Barclays Capital’s Durran said in a July 5 note to investors he would support an acquisition by Couche-Tard of Exxon Mobil’s German gas-station assets “at the right price, subject to further due diligence.” Doing the deal would probably force Couche-Tard to issue stock, said Durran, who has an overweight rating on the company.
Exxon Mobil’s German assets would represent an “attractive opportunity” for Couche-Tard, CIBC’s Caicco said in a July 10 report. He has a sector outperformer rating on Couche-Tard.
Brandon Snow, lead manager of the C$1.1 billion ($1 billion) Cambridge Canadian Equity Corporate Class fund, said he trusts Couche-Tard “to do only a deal that’s right. Obviously they’ve bitten off a very big chunk with Statoil, and they have a lot of work to do related to that transaction.”
Citing confidentiality agreements, Bouchard declined to identify possible targets during the July 10 conference call, noting that any deal in Europe would require patience.
“It takes months and months to strike a deal” in Europe, he said. “So I don’t see nothing big happening in the near future.”
Bouchard also said the company is “certainly not willing to risk our investment grade. So we’ll be very careful there.”
Standard & Poor’s said April 19 it may lower Couche-Tard’s BBB- credit rating because of the additional debt. A decision will be made once S&P assesses Couche-Tard’s ability to reduce debt within 18 to 24 months. The BBB- rating is S&P’s lowest investment-grade ranking.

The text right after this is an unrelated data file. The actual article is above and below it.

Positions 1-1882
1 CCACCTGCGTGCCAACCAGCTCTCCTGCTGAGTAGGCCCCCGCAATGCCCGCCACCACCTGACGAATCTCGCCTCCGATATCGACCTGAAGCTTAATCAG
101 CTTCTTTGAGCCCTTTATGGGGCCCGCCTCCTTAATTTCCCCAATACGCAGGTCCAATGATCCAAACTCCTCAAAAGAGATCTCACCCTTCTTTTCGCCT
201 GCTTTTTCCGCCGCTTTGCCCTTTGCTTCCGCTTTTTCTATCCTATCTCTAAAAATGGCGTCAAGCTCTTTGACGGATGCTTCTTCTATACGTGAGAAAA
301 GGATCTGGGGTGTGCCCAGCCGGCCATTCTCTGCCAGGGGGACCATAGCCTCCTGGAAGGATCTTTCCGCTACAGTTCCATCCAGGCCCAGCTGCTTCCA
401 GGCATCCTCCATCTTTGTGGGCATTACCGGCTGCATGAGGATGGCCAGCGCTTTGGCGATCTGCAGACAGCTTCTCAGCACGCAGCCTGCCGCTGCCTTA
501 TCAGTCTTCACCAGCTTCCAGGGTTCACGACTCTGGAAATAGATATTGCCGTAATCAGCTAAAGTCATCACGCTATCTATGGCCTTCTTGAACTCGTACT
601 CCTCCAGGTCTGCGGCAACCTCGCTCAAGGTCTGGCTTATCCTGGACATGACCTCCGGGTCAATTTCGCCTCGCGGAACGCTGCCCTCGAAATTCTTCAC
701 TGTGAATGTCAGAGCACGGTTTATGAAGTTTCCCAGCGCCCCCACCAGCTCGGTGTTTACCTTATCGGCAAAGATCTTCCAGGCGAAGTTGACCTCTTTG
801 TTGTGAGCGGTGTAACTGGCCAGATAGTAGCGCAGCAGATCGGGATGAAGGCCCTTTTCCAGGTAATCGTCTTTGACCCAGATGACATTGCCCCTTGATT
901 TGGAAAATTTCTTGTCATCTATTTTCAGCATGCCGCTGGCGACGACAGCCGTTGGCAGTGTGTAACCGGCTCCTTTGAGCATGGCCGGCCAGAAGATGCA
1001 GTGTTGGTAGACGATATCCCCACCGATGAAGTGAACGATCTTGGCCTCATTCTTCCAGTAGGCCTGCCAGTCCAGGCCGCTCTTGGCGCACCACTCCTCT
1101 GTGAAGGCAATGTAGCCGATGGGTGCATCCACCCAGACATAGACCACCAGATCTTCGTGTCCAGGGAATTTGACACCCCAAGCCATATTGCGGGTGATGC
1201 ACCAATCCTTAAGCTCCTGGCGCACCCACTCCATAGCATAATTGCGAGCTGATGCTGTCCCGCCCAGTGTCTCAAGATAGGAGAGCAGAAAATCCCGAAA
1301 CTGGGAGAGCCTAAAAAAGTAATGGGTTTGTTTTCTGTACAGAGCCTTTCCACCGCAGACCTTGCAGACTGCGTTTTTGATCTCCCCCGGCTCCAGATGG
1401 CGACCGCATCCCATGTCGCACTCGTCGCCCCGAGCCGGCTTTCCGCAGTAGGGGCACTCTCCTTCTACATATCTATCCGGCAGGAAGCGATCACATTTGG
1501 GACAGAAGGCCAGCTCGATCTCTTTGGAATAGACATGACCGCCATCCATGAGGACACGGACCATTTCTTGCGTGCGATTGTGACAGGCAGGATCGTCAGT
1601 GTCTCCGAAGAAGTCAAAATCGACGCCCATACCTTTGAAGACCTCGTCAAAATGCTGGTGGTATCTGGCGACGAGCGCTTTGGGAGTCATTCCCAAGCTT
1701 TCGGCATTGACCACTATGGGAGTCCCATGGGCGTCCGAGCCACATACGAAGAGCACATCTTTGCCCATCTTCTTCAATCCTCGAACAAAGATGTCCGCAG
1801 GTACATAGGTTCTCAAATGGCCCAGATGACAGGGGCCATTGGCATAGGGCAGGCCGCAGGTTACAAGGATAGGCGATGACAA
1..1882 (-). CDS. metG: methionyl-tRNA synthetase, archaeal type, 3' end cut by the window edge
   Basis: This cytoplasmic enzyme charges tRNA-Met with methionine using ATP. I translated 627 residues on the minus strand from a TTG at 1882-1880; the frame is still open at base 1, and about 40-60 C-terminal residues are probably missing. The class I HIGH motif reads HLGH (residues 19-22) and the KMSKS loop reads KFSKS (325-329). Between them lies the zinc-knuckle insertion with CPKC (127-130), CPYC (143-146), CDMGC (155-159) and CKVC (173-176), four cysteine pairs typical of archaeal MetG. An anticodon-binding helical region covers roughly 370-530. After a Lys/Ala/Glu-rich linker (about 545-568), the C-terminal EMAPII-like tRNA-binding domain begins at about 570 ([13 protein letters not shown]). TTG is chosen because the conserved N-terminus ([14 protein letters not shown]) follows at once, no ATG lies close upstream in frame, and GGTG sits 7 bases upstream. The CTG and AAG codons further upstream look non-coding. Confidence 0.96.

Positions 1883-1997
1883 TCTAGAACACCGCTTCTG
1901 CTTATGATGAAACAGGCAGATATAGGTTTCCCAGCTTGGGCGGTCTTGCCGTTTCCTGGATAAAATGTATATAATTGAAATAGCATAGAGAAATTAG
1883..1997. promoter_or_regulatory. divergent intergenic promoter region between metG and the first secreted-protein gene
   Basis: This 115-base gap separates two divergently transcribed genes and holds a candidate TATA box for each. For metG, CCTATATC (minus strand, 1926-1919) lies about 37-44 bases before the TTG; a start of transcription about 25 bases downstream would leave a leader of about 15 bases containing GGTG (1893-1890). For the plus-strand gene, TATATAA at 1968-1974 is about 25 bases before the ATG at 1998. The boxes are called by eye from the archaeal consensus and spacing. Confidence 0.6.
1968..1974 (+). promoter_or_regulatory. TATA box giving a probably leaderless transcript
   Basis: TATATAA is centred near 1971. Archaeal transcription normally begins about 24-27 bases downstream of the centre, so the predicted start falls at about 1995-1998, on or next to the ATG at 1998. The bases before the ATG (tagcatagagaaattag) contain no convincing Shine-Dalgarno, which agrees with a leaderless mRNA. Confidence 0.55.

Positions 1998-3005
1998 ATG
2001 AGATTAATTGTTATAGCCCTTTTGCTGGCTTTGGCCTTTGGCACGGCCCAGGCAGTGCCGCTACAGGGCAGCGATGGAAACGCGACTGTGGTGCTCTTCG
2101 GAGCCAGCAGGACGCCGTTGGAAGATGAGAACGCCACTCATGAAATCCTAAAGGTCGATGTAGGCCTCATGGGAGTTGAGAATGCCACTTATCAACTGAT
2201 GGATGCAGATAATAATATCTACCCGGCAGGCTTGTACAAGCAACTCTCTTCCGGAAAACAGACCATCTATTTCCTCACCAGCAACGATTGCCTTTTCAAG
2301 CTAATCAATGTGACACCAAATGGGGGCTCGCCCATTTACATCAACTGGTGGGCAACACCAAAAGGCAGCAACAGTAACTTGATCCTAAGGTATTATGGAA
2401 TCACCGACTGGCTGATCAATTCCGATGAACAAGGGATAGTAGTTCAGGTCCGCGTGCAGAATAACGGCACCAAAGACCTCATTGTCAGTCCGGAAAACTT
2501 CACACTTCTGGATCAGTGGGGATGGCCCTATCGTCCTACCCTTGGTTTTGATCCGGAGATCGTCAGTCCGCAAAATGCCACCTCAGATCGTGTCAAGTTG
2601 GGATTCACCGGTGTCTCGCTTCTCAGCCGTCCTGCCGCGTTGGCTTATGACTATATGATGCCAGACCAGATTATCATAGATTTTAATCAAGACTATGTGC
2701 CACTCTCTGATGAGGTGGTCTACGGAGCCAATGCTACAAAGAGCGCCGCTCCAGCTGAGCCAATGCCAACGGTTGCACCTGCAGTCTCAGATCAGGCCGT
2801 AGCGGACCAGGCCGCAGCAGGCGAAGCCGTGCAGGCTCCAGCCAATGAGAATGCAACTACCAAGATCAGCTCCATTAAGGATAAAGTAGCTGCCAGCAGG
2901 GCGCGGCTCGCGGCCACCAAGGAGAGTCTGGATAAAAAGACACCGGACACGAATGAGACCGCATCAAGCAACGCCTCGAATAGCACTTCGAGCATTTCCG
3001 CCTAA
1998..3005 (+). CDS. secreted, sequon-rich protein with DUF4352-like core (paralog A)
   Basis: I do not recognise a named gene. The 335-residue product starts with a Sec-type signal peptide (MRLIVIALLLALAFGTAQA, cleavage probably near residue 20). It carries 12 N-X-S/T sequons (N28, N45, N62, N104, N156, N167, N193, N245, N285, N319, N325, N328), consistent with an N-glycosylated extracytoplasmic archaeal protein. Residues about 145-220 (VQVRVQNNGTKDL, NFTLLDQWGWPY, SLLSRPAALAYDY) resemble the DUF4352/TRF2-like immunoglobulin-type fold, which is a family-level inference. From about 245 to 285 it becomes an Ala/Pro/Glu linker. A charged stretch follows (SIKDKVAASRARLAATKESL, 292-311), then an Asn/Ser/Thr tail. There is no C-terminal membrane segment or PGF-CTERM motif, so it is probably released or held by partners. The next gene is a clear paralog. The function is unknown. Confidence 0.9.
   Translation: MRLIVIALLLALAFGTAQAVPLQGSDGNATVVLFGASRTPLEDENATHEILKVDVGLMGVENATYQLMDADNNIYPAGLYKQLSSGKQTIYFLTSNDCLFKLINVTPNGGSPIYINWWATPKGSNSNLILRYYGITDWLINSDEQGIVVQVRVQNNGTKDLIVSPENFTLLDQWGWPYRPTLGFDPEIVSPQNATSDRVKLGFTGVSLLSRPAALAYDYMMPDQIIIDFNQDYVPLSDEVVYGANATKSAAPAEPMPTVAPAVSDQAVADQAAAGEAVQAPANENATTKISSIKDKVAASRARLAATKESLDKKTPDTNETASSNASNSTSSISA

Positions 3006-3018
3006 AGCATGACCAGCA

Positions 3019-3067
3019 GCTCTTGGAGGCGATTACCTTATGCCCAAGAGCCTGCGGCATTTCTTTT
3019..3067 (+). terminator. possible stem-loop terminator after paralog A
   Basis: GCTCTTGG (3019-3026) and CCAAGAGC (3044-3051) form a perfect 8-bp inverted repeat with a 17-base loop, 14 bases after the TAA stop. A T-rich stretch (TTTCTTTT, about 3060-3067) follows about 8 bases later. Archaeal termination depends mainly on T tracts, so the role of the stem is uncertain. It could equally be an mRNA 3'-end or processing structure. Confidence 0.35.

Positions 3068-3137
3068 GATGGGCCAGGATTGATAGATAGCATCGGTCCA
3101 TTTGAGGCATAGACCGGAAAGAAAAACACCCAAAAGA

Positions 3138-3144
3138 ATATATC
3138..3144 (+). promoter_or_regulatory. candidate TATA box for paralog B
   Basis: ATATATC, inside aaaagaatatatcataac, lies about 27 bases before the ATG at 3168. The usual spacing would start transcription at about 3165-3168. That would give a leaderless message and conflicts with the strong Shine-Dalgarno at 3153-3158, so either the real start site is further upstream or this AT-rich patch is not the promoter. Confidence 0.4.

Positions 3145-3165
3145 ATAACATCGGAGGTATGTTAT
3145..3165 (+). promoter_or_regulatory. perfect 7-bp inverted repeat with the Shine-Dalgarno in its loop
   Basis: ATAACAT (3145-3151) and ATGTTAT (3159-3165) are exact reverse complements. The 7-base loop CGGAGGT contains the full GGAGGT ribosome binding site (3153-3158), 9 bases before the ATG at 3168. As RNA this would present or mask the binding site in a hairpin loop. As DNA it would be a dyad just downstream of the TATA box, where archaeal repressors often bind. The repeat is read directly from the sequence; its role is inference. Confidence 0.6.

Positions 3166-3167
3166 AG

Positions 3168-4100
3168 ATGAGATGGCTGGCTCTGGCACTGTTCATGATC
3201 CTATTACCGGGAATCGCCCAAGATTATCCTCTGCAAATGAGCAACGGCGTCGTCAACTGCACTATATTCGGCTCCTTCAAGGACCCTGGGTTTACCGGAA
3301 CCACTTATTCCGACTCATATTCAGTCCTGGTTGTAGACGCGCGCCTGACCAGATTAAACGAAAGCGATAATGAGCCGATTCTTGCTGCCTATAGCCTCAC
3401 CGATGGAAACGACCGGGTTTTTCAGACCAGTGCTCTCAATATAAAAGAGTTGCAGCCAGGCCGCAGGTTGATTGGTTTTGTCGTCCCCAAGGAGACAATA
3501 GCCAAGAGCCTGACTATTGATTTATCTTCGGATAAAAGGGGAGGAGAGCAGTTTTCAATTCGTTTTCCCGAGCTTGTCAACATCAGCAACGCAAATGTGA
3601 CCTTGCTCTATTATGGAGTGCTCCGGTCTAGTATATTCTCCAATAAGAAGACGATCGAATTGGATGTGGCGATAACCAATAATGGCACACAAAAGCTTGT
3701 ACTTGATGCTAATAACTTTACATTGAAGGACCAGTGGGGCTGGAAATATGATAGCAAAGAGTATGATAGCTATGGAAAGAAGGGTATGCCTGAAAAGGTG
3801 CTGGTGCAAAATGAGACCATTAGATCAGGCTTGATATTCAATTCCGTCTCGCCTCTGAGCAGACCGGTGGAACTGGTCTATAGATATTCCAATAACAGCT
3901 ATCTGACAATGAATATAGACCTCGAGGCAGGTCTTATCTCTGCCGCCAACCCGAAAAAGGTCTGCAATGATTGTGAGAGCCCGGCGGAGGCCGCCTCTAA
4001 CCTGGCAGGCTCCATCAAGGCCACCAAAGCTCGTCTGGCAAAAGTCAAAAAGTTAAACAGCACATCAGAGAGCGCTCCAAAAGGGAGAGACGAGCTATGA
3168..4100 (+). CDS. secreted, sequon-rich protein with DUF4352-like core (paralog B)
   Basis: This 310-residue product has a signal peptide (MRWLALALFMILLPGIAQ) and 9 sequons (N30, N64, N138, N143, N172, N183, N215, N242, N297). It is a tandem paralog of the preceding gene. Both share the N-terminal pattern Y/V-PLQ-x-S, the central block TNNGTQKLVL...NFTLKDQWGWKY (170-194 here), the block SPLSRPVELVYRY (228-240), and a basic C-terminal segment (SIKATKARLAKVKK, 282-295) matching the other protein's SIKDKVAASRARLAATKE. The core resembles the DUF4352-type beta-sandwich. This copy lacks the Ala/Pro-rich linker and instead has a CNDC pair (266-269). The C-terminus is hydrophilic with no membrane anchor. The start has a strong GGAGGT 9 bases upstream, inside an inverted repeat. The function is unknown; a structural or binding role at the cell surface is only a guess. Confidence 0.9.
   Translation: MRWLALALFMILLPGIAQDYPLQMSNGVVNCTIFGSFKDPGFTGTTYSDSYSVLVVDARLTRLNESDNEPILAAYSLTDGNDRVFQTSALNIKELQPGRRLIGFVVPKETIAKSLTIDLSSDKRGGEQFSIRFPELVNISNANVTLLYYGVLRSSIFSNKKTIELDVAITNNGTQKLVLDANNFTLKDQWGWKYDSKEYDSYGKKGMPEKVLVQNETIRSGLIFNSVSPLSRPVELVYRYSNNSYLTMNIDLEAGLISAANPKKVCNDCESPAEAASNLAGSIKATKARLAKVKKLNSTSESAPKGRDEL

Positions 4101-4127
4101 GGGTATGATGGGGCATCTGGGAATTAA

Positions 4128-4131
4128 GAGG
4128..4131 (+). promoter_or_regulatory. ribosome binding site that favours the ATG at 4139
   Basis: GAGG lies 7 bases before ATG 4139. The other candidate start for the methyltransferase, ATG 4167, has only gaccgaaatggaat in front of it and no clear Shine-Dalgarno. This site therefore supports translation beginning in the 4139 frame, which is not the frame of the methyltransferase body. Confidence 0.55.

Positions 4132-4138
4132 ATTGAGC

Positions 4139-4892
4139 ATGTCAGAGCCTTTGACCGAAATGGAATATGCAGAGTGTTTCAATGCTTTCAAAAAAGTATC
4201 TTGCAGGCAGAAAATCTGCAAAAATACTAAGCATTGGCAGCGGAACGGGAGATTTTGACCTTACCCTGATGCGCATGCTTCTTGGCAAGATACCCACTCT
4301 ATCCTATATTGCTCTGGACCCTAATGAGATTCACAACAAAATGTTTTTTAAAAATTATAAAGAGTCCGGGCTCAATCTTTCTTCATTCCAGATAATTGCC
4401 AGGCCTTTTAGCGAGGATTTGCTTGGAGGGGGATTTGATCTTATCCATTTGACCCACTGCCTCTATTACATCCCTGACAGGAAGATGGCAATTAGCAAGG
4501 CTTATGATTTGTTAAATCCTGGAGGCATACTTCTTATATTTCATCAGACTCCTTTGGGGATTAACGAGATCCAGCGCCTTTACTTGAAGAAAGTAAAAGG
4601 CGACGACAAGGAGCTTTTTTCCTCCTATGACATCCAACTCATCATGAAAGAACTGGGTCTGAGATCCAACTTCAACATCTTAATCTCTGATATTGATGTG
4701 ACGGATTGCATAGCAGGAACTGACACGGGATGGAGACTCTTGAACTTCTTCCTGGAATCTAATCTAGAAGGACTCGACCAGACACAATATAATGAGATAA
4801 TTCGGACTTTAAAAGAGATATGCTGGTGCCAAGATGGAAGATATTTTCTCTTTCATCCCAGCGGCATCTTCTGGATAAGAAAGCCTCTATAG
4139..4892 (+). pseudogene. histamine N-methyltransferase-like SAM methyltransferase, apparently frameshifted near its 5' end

Couche-Tard is paying for its European foray with a three-year, $3.2 billion credit line and additional drawings on existing credit facilities. Couche-Tard said in April it expects to have adjusted net debt of $6.5 billion at the closing of the transaction, or 3.8 times earnings before interest, taxes, depreciation, amortization and rent. The company has said it plans to cut adjusted net debt to 3 times Ebitdar over 18 months with the help of free cash flow.
Couche-Tard is entering Europe at a time of crisis. The International Monetary Fund yesterday cut its global growth estimate for next year to 3.9 percent from an April estimate of 4.1 percent as Europe’s debt crisis prolongs Spain’s recession and slows expansions in emerging markets from China to India.
Even so, Couche-Tard’s track record of prospering from past acquisitions means investors such as Laura Wallace aren’t worried.
Wallace, part of a team that manages C$12 billion at the private client group of Bank of Nova Scotia, recently bought Couche-Tard stock in part because of the company’s European expansion. Bank of Nova Scotia is Canada’s third-biggest lender.
“Couche-Tard is a low-risk way of starting to play in Europe,” Wallace said yesterday in an interview at Bloomberg’s Toronto office. “Not everything in Europe is going to zero.”
Investors such as Snow and Sebastian van Berkom of Van Berkom & Associates say the Statoil Fuel deal will allow Couche-Tard to deduct interest payments both in Canada and in its new European division -- a procedure known as double dipping.
“There are a lot of financial synergies that come out of the Statoil transaction,” said van Berkom, whose Montreal-based firm manages C$1.8 billion and owns Couche-Tard stock. “The financing is very clever. There’s double dipping, plus they got additional financing at low rates. There is going to be a tremendous accretion to the earnings.”
To contact the reporter on this story: Frederic Tomesco in Montreal at email@example.com
To contact the editor responsible for this story: Ed Dufner at firstname.lastname@example.org